Thus, it can be argued that taking this approach towards the waterproofability versus breathability tradeoff was geared towards making the boot more comfortable, but this does have its limits.
As you can see in the photo above, the part that’s breathable but not waterproof was the breathable mesh part at the top of the boot. I’ll get into this feature later on in this article since this was one of my key considerations regarding hiking boots.
When Should I Use The Salomon Quest 4D 3 GTX Hiking Boot?
In the two hiking heavy trips that I’ve extensively used these boots, they’ve been put through a variety of trails and even bushwhacks.
From my experiences, I believe that the Salomon Quest 4D 3 GTX boot works best in long and mostly dry hikes. Thanks to its breathability, I was able to endure a very long hike to Osprey Falls in Yellowstone National Park (a distance of 9.2 miles), and my feet felt fine by the end of the hike.
That gave me the confidence that if I was taking on additional weight on a backcountry trek lasting multiple days, then this boot would be capable of handling the extra load and long distances.
Where the boot didn’t perform so well was when I had a wet hike (either due to bad weather or from lots of contact with wet foliage).
In hindsight, if I knew that I was going to have a wet hike, I would bring a 3M Scotchguard or some kind of water-repellant spray and treat the boot a day or two before the anticipated wet hike.
Its water resistance seemed to diminish quickly after a couple of hikes, which is the main reason why I tend to think of this shoe as very capable in mostly dry conditions.
As for whether this boot might be overkill on shorter hikes or easier hikes, that’s debatable depending on how sure-footed your are and what kind of terrain you’d encounter on the hike.
There are lots of local hikes in the Los Angeles area around me where I would still use this boot even though plenty of others try to get by in Trail Runners, sneakers, or even water shoes.
But there’s a surprising amount of trail erosion and scrambling moments where being sure-footed with a grippy shoe like this one ended up being a wise decision to wear them.
On the flip side, I can see why people would rather wear something lighter, faster, and more fashionable. However, I tend to prefer taking my time on the trail while also being prepared for the unexpected.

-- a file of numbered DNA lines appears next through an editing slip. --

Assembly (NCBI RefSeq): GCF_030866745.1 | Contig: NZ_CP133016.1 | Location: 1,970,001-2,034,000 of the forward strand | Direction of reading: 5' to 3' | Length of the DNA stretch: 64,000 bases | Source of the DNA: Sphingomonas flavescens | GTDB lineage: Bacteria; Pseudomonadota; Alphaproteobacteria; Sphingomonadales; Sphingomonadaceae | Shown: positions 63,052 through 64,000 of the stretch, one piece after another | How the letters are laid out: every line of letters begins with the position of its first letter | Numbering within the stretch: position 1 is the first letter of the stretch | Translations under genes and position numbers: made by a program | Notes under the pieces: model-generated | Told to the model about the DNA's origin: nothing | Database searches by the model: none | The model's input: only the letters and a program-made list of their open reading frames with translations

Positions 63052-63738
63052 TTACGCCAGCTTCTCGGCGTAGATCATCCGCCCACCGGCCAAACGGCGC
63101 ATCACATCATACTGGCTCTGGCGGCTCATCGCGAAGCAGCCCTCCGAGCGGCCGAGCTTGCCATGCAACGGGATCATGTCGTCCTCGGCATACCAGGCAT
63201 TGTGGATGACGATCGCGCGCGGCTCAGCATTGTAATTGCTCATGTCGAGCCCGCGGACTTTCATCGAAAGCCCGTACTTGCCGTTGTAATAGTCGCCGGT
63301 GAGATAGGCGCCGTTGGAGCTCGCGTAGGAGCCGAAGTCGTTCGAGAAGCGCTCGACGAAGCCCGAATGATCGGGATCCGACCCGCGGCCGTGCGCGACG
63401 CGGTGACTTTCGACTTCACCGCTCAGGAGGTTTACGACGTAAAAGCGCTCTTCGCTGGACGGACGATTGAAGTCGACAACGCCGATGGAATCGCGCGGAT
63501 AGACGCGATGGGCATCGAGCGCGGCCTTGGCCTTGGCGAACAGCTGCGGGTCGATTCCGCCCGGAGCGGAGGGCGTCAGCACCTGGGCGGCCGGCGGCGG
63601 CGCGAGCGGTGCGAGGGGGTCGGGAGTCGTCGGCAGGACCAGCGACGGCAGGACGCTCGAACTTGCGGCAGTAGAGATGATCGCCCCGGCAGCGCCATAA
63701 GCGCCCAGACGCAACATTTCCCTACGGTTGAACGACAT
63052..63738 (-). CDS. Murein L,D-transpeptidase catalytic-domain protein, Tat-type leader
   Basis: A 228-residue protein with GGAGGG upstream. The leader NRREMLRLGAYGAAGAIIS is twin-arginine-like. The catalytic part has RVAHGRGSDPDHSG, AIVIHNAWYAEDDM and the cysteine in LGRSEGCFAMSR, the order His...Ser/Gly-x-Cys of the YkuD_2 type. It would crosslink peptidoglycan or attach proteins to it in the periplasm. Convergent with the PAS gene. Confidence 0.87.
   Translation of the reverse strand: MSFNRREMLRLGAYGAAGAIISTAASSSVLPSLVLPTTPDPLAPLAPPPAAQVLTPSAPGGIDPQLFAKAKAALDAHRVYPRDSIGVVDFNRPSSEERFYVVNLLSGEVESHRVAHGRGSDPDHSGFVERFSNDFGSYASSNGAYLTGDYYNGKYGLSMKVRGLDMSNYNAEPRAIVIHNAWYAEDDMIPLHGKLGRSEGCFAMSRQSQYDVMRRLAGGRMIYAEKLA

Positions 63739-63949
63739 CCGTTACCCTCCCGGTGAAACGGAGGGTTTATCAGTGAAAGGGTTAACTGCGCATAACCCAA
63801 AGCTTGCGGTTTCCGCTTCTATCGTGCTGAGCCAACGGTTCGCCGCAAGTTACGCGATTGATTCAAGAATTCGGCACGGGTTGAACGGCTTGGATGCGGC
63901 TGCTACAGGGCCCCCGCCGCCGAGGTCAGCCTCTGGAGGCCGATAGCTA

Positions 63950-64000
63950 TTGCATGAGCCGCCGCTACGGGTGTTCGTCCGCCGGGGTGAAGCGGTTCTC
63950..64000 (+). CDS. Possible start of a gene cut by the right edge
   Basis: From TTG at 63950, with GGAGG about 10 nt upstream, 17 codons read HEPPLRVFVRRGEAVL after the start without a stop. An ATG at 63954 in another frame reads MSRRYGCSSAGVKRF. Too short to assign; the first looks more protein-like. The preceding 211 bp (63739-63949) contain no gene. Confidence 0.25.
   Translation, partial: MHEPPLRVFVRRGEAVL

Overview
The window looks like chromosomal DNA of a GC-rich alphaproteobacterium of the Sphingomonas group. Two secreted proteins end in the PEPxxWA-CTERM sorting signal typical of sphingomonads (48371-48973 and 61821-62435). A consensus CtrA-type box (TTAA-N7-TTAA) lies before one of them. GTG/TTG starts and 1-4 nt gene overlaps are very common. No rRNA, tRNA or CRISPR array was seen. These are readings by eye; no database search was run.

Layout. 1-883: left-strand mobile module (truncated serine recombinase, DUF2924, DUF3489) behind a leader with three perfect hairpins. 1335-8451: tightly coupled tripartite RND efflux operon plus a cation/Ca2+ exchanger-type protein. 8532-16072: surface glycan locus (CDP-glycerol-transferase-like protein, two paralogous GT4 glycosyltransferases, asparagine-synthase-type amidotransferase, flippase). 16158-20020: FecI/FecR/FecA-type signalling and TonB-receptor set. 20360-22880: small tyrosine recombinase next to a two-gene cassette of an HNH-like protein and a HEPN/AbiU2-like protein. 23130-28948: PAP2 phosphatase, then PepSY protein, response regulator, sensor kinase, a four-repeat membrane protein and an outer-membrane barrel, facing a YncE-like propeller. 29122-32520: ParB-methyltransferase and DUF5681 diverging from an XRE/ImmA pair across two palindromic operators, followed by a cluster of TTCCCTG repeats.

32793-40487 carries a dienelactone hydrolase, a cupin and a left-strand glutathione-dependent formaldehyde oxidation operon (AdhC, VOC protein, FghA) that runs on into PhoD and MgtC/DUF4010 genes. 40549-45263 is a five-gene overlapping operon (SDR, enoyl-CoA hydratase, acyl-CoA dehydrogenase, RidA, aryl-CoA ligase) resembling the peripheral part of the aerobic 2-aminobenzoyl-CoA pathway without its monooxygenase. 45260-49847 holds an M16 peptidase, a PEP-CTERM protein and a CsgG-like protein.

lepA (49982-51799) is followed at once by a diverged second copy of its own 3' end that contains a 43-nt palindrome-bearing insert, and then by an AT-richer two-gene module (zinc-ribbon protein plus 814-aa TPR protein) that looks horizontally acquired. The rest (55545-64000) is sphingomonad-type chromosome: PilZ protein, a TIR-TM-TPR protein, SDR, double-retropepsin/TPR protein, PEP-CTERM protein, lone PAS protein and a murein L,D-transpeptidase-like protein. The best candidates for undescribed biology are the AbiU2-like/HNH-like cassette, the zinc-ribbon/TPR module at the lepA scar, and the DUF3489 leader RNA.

I also might avoid using this boot on jungle hikes in humid, tropical environments, where moisture would be pretty much unavoidable. Under these conditions, I’d typically use a water shoe instead.
What Didn’t I Like About The Salomon Quest 4D 3 GTX Hiking Boot?
As for what I didn’t like about the Salomon Quest 4D 3 GTX hiking boot, there were three key things that stood out.
First, the boots were not waterproof. They may be “water resistant”, but in my experience, even that was extremely limited.
The key issue was the mesh covering the top of the foot, which also made the boot breathable. However, that layer was also the weak point that allowed water intrusion.
In fact, the insides of my boot were soaked even on hikes where I didn’t have to cross streams deep enough where the water went above the front of the boot.
For example, on a hike back from Vettisfossen in Norway, I was caught in thunderstorm as I hastily returned to the trailhead.
Unfortunately, the rain kept landing on the mesh and eventually caused enough water intrusion to really weigh down the boot as the water continued to accumulate inside the boot.
On a different hike (more like a bushwhack) to Grizzly Bear Falls in South Dakota, I had to brush up against a lot of wet foliage (moistened by rain that occurred on the morning of my hike).
Even though I didn’t have to step into deep water while wearing the boots, all that wet foliage kept coming in contact with the mesh such that water was also getting into the boot that way!